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Using Your Mouse To Spot
Fake, Dangerous Email Links

 By Ted Twietmeyer


We all get these miserable, time-wasting links by email every day from most everywhere on the planet. For anyone who isn't web-savvy, clicking on a bogus, virus or trojan creating link can mean disaster for your computer.

 It's a given fact that everyone without exception needs a good, regularly updated firewall program and anti-virus program. Free firewall and anti-virus programs usually provide the value and protection equal to what you paid for them: zero. Statistics today show every 2 MINUTES a new virus, trojan, worm etc... is created. Many are self-replicating and morphing. Remember this - when your computer is connected to the web, it is silently having intercourse with thousands of web servers around the world.

 Protection programs may not filter bogus emails as they often are clever enough to fool filters. Well crafted fake emails, like the one shown below, look like a legitimate email from someone you may even be doing business with. Such as Paypal, a credit card company or a bank:

click image for large view

 In the above screen capture, at first it appears the email came from Paypal. Note the light blue, blank bar along bottom of this email program. We do see here the sender is as shown in brackets. That's your first clue something is very wrong here. "Centre" gives a clue to a possible Canadian or European author. Americans spell it as "center."

 Next, hover your mouse over the URL in the window (DO NOT CLICK ON IT!) See if the weblink to Paypal in blue matches the URL you would be sent to. Email programs like Thunderbird and MS Express will usually show you the real URL at the bottom of the email window in the blue bar with a mouse hover:

click image for large view

 When the mouse is hovered over the URL, notice how a DIFFERENT URL appears at the bottom of the window (boxed in red.) A mouse hover test proved that both links will open the same web page if clicked. This URL clearly has nothing to do with Paypal. Sender even uses a dot-org, non-profit suffix to try to make it look OK. Yet Paypal is a FOR-profit company.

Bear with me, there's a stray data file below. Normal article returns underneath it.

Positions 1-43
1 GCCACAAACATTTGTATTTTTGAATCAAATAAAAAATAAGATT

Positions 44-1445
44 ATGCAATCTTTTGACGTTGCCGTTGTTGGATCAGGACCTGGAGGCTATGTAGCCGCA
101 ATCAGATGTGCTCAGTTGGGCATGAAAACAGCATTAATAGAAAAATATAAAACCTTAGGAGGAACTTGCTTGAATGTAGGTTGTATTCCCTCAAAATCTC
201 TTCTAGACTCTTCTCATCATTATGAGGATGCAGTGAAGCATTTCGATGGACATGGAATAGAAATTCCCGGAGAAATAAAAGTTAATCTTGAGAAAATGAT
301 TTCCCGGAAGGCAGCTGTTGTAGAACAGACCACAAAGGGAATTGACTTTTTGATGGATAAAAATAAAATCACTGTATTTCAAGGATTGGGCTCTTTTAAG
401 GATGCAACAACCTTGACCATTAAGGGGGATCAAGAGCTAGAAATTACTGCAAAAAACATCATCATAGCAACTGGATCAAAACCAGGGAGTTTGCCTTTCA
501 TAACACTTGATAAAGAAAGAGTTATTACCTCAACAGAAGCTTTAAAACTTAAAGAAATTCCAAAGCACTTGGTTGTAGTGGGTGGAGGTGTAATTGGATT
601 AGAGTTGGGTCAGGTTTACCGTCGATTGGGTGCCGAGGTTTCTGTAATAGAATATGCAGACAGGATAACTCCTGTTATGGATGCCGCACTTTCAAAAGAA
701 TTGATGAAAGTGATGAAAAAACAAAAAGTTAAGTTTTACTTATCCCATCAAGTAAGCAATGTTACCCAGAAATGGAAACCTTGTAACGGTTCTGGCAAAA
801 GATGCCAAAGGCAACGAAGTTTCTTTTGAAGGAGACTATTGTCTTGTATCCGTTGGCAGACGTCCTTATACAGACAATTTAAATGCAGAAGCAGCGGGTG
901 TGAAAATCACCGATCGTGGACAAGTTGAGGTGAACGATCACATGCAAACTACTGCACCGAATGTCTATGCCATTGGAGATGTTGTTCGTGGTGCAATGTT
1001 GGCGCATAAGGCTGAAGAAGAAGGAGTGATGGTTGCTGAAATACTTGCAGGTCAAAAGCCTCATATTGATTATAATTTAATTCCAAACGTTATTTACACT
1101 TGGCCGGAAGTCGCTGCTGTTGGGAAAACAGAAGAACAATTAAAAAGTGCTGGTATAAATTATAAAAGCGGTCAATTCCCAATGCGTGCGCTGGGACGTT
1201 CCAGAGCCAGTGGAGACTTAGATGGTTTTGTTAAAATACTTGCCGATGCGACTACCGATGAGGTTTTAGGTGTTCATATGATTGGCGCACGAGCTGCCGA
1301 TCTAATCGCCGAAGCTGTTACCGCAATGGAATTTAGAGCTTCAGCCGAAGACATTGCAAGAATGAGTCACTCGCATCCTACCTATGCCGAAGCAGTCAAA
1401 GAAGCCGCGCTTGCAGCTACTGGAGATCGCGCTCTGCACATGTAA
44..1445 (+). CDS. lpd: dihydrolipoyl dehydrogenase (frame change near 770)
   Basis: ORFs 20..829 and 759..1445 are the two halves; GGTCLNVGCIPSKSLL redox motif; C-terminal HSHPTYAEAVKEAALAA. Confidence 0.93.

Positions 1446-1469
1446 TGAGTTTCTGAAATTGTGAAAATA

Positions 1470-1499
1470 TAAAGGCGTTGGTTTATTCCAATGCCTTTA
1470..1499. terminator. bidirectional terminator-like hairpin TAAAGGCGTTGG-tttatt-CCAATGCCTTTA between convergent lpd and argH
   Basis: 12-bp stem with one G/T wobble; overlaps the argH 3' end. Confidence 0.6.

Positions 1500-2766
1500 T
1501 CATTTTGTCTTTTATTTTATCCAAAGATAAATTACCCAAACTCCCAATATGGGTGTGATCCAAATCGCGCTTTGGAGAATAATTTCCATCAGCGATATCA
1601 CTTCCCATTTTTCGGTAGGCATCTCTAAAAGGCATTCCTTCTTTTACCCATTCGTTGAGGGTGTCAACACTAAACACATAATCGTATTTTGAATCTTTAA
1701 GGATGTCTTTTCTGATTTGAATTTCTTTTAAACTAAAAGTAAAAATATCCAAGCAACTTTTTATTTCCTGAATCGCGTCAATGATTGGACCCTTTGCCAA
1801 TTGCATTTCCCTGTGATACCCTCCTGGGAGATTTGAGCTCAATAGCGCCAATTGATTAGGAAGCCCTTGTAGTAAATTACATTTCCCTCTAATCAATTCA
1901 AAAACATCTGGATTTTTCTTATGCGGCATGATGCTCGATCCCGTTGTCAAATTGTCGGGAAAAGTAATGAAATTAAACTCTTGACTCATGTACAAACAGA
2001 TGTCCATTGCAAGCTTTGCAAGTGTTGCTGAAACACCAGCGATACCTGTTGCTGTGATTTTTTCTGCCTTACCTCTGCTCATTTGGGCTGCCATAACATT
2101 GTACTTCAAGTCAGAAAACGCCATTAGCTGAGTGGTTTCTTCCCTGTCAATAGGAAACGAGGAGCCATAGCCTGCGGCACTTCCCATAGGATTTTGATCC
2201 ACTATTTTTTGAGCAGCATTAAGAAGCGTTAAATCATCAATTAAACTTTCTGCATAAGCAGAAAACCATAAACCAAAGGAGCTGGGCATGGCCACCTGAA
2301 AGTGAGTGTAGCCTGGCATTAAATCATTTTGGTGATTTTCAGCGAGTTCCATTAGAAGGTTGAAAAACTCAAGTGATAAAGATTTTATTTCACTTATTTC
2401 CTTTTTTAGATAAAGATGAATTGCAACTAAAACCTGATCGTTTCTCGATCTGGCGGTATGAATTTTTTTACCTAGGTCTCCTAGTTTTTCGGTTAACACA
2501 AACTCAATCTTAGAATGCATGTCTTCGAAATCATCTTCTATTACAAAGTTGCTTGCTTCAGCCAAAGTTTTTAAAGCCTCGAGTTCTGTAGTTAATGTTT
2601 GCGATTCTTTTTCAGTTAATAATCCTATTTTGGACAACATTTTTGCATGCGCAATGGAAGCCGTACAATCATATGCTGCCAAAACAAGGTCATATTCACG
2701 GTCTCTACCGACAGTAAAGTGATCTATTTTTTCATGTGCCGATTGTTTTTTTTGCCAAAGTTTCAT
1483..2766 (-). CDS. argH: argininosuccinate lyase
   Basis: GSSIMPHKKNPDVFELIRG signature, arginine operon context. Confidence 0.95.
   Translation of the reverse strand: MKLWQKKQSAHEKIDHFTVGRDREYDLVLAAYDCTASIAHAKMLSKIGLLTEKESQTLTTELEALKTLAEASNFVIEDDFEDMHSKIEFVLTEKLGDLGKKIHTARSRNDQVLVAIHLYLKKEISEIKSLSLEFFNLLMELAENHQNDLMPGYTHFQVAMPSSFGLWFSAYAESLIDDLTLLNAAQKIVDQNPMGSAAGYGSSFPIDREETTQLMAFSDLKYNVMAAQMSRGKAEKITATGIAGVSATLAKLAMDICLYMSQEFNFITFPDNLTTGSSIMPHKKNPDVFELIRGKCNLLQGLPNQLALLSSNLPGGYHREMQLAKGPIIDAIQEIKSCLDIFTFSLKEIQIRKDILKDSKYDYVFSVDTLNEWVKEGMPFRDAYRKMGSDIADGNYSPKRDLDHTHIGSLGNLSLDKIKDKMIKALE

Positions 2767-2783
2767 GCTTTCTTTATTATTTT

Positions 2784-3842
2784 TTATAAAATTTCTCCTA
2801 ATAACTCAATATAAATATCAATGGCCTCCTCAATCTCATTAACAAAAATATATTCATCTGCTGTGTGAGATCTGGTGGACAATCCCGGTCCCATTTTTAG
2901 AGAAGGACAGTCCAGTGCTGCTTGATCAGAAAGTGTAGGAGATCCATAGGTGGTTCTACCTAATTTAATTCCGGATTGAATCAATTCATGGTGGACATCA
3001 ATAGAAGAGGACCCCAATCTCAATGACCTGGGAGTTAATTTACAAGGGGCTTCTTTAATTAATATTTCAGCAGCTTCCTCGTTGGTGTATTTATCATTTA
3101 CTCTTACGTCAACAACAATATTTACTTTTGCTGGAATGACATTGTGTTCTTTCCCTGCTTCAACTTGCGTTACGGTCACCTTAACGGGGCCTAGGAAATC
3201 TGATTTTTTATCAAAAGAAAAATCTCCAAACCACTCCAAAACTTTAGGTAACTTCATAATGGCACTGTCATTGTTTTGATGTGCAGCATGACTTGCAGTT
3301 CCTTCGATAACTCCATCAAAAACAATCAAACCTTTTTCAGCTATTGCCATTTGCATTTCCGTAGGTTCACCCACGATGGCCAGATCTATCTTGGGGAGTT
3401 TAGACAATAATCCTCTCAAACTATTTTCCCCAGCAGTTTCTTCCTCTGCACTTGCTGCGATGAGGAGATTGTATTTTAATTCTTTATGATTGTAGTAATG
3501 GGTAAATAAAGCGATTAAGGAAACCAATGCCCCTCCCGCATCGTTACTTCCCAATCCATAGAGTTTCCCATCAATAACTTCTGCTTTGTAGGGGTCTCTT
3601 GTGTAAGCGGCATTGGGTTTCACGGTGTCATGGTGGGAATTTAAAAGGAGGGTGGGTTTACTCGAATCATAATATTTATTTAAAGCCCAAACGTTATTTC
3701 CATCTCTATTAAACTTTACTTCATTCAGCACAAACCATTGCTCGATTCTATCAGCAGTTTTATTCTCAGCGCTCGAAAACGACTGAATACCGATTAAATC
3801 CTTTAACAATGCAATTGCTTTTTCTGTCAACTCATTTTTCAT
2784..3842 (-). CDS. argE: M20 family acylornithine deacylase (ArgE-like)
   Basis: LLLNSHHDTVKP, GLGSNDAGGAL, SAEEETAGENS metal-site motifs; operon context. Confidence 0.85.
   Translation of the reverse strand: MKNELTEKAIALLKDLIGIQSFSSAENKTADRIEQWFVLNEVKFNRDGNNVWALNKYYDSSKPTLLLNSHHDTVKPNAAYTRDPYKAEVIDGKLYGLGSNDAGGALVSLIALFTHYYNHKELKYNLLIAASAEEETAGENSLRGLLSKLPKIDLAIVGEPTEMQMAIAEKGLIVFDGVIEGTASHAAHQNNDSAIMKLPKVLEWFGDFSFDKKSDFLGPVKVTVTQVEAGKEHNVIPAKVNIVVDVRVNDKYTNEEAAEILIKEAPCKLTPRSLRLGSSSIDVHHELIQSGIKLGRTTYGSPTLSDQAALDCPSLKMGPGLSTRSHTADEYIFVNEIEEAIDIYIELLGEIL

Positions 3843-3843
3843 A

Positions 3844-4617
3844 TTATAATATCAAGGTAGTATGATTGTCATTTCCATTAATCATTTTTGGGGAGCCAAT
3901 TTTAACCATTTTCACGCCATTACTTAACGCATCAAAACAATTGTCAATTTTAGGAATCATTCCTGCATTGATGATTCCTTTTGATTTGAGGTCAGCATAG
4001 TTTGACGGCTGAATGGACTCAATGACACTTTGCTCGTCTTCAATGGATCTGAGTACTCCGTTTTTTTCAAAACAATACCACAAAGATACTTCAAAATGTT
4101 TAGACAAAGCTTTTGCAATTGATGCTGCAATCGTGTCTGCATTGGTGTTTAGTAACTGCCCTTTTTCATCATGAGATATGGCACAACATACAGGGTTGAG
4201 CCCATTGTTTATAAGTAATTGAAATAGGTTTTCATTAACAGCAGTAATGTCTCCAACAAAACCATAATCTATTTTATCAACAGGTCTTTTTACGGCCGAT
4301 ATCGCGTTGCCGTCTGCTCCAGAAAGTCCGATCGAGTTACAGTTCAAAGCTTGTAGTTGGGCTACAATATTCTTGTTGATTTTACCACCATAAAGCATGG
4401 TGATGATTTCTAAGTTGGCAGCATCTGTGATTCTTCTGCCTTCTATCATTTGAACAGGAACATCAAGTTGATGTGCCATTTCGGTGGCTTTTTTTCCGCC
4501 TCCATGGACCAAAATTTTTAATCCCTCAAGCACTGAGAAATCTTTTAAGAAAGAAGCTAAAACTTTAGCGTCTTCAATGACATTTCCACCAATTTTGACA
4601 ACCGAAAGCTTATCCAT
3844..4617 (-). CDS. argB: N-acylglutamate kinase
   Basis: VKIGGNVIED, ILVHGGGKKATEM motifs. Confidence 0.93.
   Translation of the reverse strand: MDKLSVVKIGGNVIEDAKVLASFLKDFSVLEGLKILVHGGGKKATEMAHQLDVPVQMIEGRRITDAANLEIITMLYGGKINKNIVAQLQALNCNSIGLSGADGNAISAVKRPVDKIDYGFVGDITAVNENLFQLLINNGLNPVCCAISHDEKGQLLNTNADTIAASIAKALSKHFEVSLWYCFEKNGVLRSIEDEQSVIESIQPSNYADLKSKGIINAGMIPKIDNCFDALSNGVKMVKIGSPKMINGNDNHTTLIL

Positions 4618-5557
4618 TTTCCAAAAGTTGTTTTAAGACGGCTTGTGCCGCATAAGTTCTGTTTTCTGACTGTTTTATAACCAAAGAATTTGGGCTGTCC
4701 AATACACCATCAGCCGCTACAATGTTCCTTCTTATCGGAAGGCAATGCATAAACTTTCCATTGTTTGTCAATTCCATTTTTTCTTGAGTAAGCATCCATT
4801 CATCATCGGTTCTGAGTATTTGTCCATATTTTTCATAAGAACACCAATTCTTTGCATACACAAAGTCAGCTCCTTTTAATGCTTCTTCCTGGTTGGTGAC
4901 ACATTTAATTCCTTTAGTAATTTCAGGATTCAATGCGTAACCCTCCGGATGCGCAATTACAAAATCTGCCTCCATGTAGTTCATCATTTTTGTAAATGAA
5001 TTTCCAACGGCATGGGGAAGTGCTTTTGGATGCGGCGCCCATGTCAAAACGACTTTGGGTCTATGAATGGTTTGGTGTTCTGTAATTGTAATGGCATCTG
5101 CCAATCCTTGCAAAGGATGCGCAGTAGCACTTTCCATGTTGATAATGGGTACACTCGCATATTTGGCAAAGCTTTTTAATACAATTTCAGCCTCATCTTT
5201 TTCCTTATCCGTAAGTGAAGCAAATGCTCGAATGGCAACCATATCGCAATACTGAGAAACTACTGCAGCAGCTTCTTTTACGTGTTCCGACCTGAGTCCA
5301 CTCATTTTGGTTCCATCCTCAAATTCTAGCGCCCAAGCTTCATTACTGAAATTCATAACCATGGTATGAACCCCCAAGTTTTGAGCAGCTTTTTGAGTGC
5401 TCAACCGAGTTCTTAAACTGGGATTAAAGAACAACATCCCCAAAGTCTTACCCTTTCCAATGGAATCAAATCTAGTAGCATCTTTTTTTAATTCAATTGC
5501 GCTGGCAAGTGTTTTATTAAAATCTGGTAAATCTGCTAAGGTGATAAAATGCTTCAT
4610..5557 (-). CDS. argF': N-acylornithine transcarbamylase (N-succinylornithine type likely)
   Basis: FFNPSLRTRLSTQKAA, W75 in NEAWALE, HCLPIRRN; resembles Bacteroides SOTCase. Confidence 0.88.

Although most web users already know Paypal does not send out emails like this, emails may appear to come from a well-known bank or other business. That still does not indicate safety or authenticity. Another clue - this email URL is not from a https:// link or a link to one, which is required for a secure connection.

 Scrambled text seen above probably contains Java code. This is a short program embedded as part of the URL, which will probably mean on-going trouble for you. It can be used for identity theft or create viruses, Trojans, worms or other problems in your computer simply clicking on this link. This can destroy your hard drive, motherboard and you'll probably never know this caused it.

 How can bugs like these destroy your motherboard? Viruses, Trojans, worms etc...  can wipe out the boot code. There exists a small program in flash memory on every motherboard, whether it be a PC or Apple. It is this program that always runs FIRST whenever you turn on your computer or re-start it. Damaging it usually requires your motherboard to be replaced. Since the chipset on your motherboard in PC computers is most almost certain to be a different chipset on your dead motherboard, this forces a complete re-install of your operating system. You can also have your hard drive boot code wiped out, too. All your data files can be lost. All this damage and expense just from innocently clicking on a email link!

 Whenever you get emails like this, delete the email right away before you or someone else in your family clicks on it. And follow the best rule of thumb - never click on a link you if don't know what it is or asked for it from someone you know. If it appears to come from your bank or other institution you do business with and it remotely appears to be real, use your telephone to find out!

 Ted Twietmeyer





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